Somewhere between years three and five the novelty wore off
Somewhere between years three and five, the novelty and purity of “yes, honey– sure, honey– no problem, honey–whatever you decide, honey” wore off and got replaced with “Why do you do that? –Don’t touch my stuff!–Go ahead, but I’m not involved–What do you expect?”
I started making piles and Frank started discarding my piles. I was busy bonding with people and Frank began creating lists and priorities (for me.) I began to dabble in the kitchen and Frank started charting everything from personal goals to personal prayer to personal finances– MY personal finances! He discovered “The Daytimer” and decided the whole world should have one. He has never been seen without it. It’s his constant companion and brings him more comfort than I care to discuss.
Years six through ten of our marriage are kind of blurry.
I realize now it was an extended case of sleep deprivation. Actually, what I do remember most clearly about those years is the fluid. Lots of fluid. Little sleep. Frank bought a small manufacturing plant, attended law school nightly and became Chairman of the Board for Long Island Youth for Christ. While Mr. Wonderful built up his intellectual, psychological and spiritual muscles, I put on over forty pounds in order to bear him a child. Four years later, there were three little Lofaros in all. Those generational sins started “visiting” us (so that’s what that passage meant!) We had serious Italian ones sent down from both sides.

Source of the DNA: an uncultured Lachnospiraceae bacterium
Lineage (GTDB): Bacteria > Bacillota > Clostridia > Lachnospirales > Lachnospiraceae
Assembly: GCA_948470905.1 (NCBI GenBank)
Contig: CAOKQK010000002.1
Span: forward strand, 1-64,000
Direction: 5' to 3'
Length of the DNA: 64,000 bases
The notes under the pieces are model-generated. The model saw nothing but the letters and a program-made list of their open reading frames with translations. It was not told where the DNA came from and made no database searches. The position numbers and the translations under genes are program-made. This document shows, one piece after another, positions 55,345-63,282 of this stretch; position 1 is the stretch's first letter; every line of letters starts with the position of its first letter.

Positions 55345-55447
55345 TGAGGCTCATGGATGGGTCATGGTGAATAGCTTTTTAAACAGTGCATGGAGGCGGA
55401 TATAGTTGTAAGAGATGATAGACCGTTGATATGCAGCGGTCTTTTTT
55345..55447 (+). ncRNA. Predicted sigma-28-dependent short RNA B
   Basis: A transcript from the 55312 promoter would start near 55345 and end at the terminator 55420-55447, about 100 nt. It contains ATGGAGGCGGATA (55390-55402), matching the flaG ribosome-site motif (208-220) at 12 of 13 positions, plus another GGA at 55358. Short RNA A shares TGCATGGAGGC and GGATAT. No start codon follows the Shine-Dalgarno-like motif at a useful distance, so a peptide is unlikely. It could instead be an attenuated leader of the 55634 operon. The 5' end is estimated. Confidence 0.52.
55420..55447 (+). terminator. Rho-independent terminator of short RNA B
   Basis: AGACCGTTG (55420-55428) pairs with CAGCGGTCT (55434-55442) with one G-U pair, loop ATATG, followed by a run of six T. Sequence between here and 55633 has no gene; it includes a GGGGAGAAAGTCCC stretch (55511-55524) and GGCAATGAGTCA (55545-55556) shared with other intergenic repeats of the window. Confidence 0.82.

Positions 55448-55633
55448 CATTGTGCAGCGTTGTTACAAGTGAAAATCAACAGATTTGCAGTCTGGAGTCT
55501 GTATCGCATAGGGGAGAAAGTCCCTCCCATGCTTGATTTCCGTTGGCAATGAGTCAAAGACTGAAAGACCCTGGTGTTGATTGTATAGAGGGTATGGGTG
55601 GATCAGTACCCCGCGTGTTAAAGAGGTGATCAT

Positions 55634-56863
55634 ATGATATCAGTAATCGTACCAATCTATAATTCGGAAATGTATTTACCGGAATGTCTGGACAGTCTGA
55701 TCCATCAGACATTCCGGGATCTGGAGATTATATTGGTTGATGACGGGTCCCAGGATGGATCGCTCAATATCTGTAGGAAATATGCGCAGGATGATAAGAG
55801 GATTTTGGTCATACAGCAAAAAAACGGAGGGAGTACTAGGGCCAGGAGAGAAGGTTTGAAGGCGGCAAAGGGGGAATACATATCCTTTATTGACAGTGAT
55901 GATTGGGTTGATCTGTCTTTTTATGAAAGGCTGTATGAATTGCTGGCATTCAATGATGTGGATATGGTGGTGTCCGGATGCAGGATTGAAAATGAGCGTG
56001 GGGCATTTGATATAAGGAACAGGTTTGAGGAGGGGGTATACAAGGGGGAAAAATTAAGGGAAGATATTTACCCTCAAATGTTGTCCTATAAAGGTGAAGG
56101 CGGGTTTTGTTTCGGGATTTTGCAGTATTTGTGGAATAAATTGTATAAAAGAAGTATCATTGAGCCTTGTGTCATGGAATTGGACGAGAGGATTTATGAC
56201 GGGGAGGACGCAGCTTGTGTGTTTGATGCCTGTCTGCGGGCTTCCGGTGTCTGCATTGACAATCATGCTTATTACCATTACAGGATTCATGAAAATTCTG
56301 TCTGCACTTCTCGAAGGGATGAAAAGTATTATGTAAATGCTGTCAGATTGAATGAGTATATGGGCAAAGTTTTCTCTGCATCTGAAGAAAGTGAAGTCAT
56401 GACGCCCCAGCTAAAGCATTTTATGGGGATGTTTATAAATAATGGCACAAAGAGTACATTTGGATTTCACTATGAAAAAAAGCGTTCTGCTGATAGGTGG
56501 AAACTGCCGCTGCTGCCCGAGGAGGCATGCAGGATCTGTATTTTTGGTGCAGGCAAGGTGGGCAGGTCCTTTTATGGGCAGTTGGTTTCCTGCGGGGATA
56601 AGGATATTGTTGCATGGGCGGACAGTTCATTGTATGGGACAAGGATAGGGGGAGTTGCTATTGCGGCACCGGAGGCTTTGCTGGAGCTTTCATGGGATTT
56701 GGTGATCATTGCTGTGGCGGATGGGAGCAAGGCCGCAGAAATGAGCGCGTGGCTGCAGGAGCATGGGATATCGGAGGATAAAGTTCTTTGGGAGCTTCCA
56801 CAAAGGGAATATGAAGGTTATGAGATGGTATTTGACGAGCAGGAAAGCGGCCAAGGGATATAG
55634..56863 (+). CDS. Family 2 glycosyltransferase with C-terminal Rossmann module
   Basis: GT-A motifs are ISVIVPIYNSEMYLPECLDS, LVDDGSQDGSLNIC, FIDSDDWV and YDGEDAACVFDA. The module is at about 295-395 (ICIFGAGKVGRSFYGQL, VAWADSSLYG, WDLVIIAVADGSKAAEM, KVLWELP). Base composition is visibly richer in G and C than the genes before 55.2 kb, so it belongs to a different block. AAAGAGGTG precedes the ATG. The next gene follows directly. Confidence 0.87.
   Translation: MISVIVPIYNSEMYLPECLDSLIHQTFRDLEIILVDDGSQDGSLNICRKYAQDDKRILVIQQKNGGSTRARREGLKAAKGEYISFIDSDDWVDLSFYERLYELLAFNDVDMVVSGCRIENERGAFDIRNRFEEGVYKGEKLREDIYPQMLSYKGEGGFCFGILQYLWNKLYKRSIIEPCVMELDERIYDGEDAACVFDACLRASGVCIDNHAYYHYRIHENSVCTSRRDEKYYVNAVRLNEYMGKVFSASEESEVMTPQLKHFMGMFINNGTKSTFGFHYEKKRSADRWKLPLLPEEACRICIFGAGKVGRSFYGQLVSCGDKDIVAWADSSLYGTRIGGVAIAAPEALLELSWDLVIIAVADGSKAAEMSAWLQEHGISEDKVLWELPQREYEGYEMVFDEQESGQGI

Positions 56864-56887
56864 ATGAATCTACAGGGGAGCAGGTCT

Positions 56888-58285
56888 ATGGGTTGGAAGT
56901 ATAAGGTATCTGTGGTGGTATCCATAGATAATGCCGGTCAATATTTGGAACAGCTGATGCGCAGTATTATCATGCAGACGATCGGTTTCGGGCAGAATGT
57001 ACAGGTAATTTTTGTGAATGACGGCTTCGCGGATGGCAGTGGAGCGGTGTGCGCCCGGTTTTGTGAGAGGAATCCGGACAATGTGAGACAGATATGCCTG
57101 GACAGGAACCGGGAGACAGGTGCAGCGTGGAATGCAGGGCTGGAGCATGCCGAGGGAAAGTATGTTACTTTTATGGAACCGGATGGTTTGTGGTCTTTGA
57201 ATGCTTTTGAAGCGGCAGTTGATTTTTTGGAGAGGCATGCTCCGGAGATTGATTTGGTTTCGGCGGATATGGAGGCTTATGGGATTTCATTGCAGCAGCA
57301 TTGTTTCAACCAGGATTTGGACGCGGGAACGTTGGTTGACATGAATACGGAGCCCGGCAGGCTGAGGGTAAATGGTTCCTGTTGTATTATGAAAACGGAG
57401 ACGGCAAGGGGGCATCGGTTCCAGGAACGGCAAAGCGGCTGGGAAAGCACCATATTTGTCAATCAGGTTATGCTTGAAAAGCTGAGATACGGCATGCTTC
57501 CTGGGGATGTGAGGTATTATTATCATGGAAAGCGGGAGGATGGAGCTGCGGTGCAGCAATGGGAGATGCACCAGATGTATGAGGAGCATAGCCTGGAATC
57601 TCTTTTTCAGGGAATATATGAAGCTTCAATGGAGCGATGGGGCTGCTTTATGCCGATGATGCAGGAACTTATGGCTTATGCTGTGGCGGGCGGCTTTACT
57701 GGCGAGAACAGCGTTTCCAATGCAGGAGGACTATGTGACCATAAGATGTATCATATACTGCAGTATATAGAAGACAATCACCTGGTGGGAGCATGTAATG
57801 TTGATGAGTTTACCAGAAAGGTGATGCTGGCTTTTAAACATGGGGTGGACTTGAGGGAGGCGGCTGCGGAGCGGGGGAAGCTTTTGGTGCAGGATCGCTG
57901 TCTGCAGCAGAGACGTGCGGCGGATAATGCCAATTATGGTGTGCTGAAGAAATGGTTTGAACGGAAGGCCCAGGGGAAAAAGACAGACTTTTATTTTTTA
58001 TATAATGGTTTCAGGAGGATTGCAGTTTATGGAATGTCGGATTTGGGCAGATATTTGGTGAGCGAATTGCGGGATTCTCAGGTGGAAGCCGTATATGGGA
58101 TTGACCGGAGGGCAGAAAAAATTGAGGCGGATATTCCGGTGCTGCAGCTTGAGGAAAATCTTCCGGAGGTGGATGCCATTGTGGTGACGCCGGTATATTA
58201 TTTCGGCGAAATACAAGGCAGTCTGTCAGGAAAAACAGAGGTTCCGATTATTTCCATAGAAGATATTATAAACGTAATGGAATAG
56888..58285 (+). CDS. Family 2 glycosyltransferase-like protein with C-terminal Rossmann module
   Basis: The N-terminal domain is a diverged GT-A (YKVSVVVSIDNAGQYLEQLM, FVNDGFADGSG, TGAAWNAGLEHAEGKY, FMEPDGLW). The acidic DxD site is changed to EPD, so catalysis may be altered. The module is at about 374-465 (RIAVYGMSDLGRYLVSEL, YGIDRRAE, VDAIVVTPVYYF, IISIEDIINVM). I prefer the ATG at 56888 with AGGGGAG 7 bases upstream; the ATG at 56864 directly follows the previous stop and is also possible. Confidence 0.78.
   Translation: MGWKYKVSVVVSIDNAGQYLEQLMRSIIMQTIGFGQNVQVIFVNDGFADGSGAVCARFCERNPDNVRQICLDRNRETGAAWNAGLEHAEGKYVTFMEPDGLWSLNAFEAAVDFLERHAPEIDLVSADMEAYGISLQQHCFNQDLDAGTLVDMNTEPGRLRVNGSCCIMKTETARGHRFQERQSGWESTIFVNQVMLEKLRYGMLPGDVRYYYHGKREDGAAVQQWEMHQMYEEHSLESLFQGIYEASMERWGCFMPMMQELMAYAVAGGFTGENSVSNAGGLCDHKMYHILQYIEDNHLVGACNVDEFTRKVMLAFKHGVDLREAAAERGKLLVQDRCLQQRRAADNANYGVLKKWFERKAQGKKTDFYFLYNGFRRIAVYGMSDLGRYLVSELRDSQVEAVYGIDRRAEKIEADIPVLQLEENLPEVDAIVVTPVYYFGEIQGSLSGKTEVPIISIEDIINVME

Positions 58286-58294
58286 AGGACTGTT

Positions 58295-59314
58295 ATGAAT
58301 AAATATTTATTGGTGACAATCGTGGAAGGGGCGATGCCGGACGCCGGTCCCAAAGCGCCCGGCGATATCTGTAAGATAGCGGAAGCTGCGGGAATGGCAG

Needless to say, the trials, challenges and repeated struggle to avoid “dying to self” caused all kinds of new baggage to appear.
It was heavy and did not always smell sweet.
The next few years were full of upheaval, transition and adjustment and yet, it was a strangely calming time in our marriage.
Frank’s decision to enter full-time Christian work made an enormous impact on our lives. An out of state move caused us to renew and rediscover our friendship with one another. (If possible, try this without having to go too far away.)
Our parenting skills improved and so did our ability to disagree in an agreeable manner. We learned how to “fight fair” and to be gentler with one another’s deficits.
He no longer throws my piles away; instead he just moves the boxes to the basement. I no longer hide his Daytimer when he comes home late from work.
He has lost some hair and I have lost some bone definition in the area between my neck and ankles.
Our friendship has never been stronger.
Our commitment has never been deeper.
Our love has never been sweeter.
I am so glad my friends dared me to sing.
So, to Frank J. Lofaro, Jr.:
Thank you for being strong and for admitting weakness.
Thank you for being a protector and provider.
Thank you for boldly facing your baggage and gently exposing mine.
Thank you for being a man of integrity and discipline, of devotion and prayer.
Thank you for being a caring, affectionate, instructive father to our children.
Thank you for being a real man, a “Tender Warrior,” a servant of the King.
I love you honey.
Happiness in marriage is not finding the right person . . . it is being the right person.